The History of Parliament blog has a new post today about how Christmas was celebrated, or not, in the mid-17th century, which users Pepys’ diary’s one of its examples:
David James Harries recently got in touch to mention a paper he wrote for The Journal of Dry Eye and Ocular Surface Disease, entitled ‘Pepys’s Eyes: A Modern Answer to an Old Conundrum?’. Here’s the abstract:
Readers of this site may be interested in a new book, The Closet: The Eighteenth-Century Architecture of Intimacy by Danielle Bobker, which looks at this room as it was written about by various authors, including Samuel Pepys. Given how interested Pepys was in improving and enjoying his closet, it sounds interesting.
A couple of months ago I mentioned a couple of modern versions of Samuel Pepys recounting their experiences of living through the age of the coronavirus. If you’re looking for more, here’s Samuel Pepys: The Covid Diaries.
There’s been a parody Samuel Pepys twitter account running for a while at @Pepys_Diaries. It’s a modern-day take on Pepys, imagining him writing in the modern world. Unfortunately one of the account’s recent tweets, drawing parallels between the Plague and 2020’s coronavirus, has been quoted out of context and spread around as if it’s a real excerpt from the diary. The tweet:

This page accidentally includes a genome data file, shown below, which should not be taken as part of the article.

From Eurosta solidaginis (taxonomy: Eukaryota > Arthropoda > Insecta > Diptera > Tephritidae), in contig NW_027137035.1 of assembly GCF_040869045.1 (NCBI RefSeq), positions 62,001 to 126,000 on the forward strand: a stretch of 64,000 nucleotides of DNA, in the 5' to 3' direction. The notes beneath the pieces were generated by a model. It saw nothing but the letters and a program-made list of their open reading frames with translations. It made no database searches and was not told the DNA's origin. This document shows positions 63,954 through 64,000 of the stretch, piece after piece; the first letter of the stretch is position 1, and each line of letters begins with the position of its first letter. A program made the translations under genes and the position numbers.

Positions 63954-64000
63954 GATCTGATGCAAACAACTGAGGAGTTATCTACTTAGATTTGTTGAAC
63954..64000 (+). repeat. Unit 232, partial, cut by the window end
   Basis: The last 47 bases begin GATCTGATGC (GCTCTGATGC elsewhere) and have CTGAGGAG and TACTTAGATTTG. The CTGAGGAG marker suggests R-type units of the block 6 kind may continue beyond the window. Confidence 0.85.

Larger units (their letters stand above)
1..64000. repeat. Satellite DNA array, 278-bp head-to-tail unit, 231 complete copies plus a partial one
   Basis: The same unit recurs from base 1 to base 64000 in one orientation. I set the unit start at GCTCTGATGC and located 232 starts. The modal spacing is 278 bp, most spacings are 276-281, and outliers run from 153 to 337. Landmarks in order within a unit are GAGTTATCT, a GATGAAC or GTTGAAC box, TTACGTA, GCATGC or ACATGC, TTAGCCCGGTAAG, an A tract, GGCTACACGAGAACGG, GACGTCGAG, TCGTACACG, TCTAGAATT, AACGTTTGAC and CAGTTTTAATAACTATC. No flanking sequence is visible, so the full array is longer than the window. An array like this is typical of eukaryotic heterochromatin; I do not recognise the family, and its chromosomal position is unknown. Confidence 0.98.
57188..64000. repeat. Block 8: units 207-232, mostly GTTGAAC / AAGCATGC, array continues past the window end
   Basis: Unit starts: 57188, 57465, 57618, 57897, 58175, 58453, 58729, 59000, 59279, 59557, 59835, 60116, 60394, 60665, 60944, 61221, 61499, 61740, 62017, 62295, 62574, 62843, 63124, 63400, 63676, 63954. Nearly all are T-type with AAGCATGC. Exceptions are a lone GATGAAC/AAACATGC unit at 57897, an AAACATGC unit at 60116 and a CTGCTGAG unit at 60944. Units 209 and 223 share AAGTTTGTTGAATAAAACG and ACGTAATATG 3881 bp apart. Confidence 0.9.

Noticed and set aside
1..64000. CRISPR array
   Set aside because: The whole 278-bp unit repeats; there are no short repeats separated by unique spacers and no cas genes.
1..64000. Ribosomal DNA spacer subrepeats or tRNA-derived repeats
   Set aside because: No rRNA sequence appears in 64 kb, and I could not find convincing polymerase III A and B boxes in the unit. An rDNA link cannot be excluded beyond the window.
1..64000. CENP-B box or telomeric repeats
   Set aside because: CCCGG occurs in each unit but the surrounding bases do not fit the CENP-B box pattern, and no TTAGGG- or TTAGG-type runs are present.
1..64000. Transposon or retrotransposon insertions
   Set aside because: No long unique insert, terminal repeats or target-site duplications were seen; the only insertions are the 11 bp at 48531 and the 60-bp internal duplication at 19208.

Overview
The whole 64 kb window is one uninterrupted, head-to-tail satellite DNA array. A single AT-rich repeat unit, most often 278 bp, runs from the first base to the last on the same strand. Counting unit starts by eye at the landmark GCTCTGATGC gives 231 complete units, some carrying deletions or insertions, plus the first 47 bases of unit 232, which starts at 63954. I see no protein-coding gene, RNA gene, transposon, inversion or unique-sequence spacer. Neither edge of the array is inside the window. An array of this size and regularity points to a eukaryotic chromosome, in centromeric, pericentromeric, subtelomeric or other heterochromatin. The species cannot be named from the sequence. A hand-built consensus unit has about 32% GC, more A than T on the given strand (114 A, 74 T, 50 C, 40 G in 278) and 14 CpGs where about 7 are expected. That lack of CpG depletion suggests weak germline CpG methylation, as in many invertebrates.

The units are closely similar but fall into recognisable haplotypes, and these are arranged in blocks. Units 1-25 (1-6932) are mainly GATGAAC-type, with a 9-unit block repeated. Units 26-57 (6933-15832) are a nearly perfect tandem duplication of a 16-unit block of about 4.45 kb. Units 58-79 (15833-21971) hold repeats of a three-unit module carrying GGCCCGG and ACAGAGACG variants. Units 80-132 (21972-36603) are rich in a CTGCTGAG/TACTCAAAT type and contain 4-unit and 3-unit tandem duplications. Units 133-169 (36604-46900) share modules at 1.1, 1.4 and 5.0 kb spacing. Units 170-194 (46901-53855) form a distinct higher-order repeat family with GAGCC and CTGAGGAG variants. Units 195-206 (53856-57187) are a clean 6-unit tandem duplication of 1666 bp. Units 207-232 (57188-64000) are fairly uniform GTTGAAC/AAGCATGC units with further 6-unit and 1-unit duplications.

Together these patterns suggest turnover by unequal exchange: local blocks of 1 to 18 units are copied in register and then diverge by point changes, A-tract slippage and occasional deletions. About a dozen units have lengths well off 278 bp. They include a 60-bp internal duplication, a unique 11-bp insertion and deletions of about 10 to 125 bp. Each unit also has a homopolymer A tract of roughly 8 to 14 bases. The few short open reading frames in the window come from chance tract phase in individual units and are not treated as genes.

The Samuel Pepys Club has a newsletter and the March 2020 issue contains an interview with me about this site, aimed at people who don’t know much about it. The interview is a little out of date — it’s from nearly two years ago — but, er, if you’re one of the club’s 140 members then you can read it.
Standard Ebooks is a volunteer-run project to create free ebooks with high standards of typography, formatting and accessibility, readable on a number of devices. They recently released an edition of The Diary, by Samuel Pepys so if you have an ebook reader of some kind you might want to download it so you always have a copy with you.
I’ve noticed a few articles about Pepys appearing recently:
The Royal Mint, who often produce special coins for special occasions, have produced a £2 coin to honour Samuel Pepys, 350 years after his last diary entry:
Jake Mongler has created a new version of the first year of Pepys’ diary, 1660, aiming to make it more easily readable to modern ears. I asked Jake to describe it for us himself: